Every bit of information, sometimes redundant, must be completed on the OASIS or Medicare or the HMO or the private insurance company could send it back without a word of explanation except that it is incomplete. A refusal of payment is not out of the question either; especially if the forthcoming information is so sketchy and vague, that it does not show good reason for our services.
Your Daily Visit Notes
The following documentation, your everyday nurse visit notes, must then reflect the physician orders found on the OASIS. The 485 will tell you what to write in fact it will write your nurses note for you if you use it as the tool it is intended to be. Every nurse note in home health must stand-alone. Every nurse note must reflect the assessment, the performance, the instruction, the goals and the progress toward goals for your patient. That means you must have that 485 in your hand in order to see your patient, carry out the physician orders, do all the assessments expected by the physician and instruct your patient on what you are doing in order to give them the best possible care.
Is this not what we, as professional nurses, want for our patient’s?
Are we not proud of the fact that with our extensive skills base, we can go into any patients home and deliver the most competent care in an autonomous fashion, make critical care decisions that reflect our nursing knowledge and help the lives of our patients in a way no other nursing field is able to do? We should be proud enough, then, to deliver the most up to date documentation to reflect that care.
Many times, it is simply a matter of not giving ourselves the credit we deserve. We walk into a patents home, we are talking and assessing, and teaching the entire time but we never put down on our nurse note all that came out of our mouths. Well, what is that old saying? Oh, I know, “If it was not documented, it was not done.” If your nurse note, all by itself, were to be held up in a court of law, say in a decade, would you be able to tell, from that one note, exactly what you accomplished on that one visit?
Your Boss Looking At Your Work
That is the problem with home health notes. They are often held up one at a time for scrutiny and found lacking. The first scrutiny comes from your clinical supervisor who is looking at your daily nurse’s note. That nurse is looking at the 485 on the screen in front of her or from the patient chart. First, it is given a quick scan, just looking for any holes, things that were missed because you were in a hurry. Then every piece of that note is looked at to be sure it shows your awareness of the 485, the patient and that you accomplished everything in that visit that was expected by the physician.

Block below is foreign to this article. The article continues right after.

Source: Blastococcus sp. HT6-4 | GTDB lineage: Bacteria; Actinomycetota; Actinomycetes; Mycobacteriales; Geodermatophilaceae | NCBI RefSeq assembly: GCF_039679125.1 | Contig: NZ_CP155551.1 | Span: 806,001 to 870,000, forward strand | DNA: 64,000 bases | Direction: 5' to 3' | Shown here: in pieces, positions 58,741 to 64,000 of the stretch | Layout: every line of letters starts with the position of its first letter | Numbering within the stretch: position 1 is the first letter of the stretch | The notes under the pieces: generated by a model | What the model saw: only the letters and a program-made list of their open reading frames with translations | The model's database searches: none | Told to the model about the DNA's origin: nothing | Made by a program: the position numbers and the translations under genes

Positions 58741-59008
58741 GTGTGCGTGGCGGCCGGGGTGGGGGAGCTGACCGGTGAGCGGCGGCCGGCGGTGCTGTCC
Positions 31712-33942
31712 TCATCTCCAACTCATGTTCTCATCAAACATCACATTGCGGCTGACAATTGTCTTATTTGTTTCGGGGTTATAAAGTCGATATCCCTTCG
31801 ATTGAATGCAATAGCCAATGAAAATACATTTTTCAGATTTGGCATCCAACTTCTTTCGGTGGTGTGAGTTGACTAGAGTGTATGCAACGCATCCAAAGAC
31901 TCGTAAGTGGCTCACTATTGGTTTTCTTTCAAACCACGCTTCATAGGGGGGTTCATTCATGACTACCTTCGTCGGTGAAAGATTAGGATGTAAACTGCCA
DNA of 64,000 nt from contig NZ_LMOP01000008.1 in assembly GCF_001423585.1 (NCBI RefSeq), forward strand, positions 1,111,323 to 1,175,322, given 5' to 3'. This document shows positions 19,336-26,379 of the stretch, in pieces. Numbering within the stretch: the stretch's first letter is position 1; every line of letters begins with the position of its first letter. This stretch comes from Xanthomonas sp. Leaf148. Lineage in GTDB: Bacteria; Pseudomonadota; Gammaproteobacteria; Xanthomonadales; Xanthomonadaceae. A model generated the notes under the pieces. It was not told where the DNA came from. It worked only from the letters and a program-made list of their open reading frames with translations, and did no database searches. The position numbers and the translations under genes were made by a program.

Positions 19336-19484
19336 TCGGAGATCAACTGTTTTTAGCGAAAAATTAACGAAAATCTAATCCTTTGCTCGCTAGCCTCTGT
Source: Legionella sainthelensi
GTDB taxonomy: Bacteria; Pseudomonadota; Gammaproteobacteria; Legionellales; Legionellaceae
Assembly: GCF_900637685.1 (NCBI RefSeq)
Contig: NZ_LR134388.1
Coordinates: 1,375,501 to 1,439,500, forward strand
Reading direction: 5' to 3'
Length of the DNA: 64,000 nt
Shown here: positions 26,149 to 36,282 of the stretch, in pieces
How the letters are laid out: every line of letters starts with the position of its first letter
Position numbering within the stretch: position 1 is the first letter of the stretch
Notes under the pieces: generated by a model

Parts of the 485
The 485 has different fields on it that correspond to everything that is pertinent about that patient. It contains the demographics, the insurance, the supplies, the homebound status, the functional limitations, the assessments, skills, and instructions the nurse will be providing and the goals we want that patient to accomplish within a 60-day period. Fields 18, 21 and 22 are the ones we use the most to deliver care and to write every nurses note. Field 18 deals with homebound status and functional limitations. These must match on your nurse’s note or you need to document how they have changed. Perhaps therapy has progressed the patient from a walker to a cane. Your nurse note needs to reflect that change and you must write every time that therapy has progressed patient. The 485 you carry around from visit to visit should be so dog-eared by the time of discharge you can barely read it. It should have all the new and changed orders stapled to it. You should be able to put your hands on it without a second’s hesitation and see your patient in your mind’s eye. Your clinical supervisor should be able to pick up any one of your daily visit notes and also see your patient in their minds eye.